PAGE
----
8 November 2014 Last updated at 00:53 GMT
Pakistan Christian community living in fear after mob killings
The fertile landscape in Chak 59 of Kasur district in the Punjab province is dotted with hundreds of brick kilns.
The factories, owned by powerful landlords, are notorious for thriving on “bonded labour”. Hundreds of thousands of people have remained locked in a cycle of debt and poverty for decades.
Rights groups call it a form of modern-day slavery.
Until last week, Sajjad Mesih and his wife Shama, a married Christian couple in their 30s, worked at one such brick kiln.
For years, they got up at dawn, laboured in harsh conditions through the day and finished up at dusk. That was their routine – every day, seven days a week. It was a life of debt and poverty that they hated.
On Tuesday, they were lynched and burnt to death there by a mob on allegations of blasphemy.
Blasphemy is an explosive issue in Pakistan. Reporting of violence in the name of blasphemy is often self-censored, twisted and confused by misreporting.
Piecing together the sequence of events and what led to vicious crimes on the pretext of blasphemy is not always straightforward.
But having visited the remote rural area and after speaking to up to a dozen or so people – including police, family, neighbours and eyewitnesses – here is an account of what the BBC has been able to put together.
Running for their lives
It all appears to have started about a week ago when the couple first heard about someone claiming to have discovered burnt pages of the Koran near their mud brick house.
Some extremist villagers were said to be furious and planning to take some kind of an action against the family.
Shama’s sister Yasmeen knew more about the whispering campaign. Having converted to Islam along with her husband and children four years ago, she had good links inside the Muslim community.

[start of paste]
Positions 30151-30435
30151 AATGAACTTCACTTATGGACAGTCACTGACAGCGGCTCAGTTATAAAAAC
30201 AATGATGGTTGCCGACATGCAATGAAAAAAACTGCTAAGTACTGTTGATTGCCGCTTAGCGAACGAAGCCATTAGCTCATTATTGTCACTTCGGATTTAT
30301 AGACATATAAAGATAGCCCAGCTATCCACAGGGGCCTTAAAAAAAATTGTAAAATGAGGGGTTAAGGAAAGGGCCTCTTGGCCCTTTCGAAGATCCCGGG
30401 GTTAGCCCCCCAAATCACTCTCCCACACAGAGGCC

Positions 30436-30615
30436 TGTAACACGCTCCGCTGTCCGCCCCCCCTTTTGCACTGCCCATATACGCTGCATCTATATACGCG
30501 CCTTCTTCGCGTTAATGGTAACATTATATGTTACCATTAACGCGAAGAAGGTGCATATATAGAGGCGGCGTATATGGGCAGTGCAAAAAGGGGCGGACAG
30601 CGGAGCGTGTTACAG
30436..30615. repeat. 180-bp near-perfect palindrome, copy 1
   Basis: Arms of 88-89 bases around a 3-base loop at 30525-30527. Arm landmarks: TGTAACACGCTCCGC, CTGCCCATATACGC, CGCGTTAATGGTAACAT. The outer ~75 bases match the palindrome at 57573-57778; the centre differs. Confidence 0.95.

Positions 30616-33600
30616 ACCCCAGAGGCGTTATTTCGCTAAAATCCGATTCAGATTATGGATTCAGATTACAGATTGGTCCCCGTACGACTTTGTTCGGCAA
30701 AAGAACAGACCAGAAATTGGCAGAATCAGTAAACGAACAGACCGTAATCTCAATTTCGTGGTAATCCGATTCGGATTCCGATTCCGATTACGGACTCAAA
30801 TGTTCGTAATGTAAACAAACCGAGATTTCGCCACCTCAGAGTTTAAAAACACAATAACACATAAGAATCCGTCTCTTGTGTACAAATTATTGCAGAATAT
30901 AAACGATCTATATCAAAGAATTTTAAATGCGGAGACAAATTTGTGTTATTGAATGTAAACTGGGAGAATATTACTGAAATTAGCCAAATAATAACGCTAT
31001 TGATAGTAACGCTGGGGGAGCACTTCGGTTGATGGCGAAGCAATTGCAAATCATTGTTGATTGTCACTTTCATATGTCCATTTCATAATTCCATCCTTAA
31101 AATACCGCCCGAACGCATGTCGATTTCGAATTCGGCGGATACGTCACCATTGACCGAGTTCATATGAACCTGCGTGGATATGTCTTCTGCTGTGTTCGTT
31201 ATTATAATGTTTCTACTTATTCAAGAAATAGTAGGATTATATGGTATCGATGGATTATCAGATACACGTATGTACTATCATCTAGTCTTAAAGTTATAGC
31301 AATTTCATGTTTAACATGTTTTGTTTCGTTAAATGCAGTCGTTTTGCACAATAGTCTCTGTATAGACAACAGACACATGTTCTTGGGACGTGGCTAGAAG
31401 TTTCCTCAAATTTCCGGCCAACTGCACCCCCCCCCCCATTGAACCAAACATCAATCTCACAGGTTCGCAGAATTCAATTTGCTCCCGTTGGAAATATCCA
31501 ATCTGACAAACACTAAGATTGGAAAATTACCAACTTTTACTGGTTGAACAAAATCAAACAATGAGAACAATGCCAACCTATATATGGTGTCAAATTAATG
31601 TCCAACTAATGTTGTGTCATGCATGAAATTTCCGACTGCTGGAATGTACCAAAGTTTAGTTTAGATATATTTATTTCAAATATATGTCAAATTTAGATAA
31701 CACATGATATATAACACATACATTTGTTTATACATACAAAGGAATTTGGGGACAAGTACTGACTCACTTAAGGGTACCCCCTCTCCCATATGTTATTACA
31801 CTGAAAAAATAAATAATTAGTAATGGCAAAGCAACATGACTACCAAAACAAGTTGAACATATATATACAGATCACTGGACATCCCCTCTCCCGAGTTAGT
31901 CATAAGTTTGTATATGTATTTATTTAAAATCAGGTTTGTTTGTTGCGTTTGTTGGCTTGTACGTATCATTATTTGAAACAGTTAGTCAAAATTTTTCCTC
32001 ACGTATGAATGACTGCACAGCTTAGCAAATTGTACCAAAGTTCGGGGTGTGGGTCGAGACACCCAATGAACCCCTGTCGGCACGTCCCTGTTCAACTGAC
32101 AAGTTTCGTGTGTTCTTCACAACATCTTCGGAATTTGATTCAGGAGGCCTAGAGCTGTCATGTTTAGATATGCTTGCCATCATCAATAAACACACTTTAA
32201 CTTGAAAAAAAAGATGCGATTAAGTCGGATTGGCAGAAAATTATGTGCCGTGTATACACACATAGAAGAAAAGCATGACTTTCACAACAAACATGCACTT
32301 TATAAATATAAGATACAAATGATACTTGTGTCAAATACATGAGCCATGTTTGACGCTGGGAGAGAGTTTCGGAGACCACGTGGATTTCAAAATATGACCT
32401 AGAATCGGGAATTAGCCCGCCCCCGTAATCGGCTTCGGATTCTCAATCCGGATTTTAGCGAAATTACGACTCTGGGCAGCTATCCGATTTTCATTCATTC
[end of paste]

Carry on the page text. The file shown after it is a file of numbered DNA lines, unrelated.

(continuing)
It was through Yasmeen that the couple was sent an ultimatum by angry villagers, says Shahbaz Masih, a close relative of the couple.
It could happen to anybody. Everyone here feels fearful”
Suleman MasihA brick kiln worker
They were told to convert to Islam to repent against their alleged sin or face the consequences for committing blasphemy.
Shama and her husband Sajjad knew then that their lives were in serious danger.
They had no intention of converting under duress. The only thing to do was to run for their lives.
On Monday, the couple informed the factory bosses that they feared for their lives and desperately needed to leave.
“Not without settling the debt you owe us,” the couple was told by furious owners.
They were then locked up in a room, in case they tried to escape without clearing their dues.
There are suggestions that the amount of loan money they owed was $600 (£380); others say it was about $1,500 (£948).
The next morning, before dawn, a group of extremist villagers went around the area to call on members of the public “to come out for the defence of their great religion”.
Clerics from local mosques used loud speakers to incite violence. Soon, hundreds of angry people converged on the brick kiln looking for the Christian couple.
“They had blood in their eyes,” says a young Christian man who watched the lynching from a safe distance. “I was scared. No one could do anything to stop them.”
A few policemen from the nearby check post soon arrived and tried to intervene. But they were outnumbered and beaten up by the mob and told to stay out of it.
The crowd then dragged the pair out of the room, where they were held by the factory owner. They were attacked with bricks and shovels and later laid on the brick oven to be burnt alive.
Three lives lost
At the time of the murder Shama was expecting her fifth child, says her family.
Three lives were lost in the gruesome murders.
The Christian community in the area is horrified by the public lynching.
In the nearby Christian-majority town of Clarkabad, there is anger at the state’s failure to protect its vulnerable and at risk communities.
“It could happen to anybody. Everyone here feels fearful,” says Suleman Masih, a brick kiln worker.
For its part, the government has appeared to move swiftly to try to reassure the beleaguered community. Scores have been arrested under the country’s tough anti-terror laws and the hunt is on for the remaining suspects.
But given the culture of impunity around violence against minorities, many here are not convinced.
“We want justice and until the culprits are held to account, Christians in Pakistan will not feel safe,” says pastor Azmat Nadeem of the Church of Pakistan.
Pakistan is a long way from changing or repealing its notorious blasphemy laws.
At best, the only thing the country’s vulnerable and at risk communities can really hope for now is that the authorities will treat this case seriously and possibly deter similar gruesome crimes from happening again.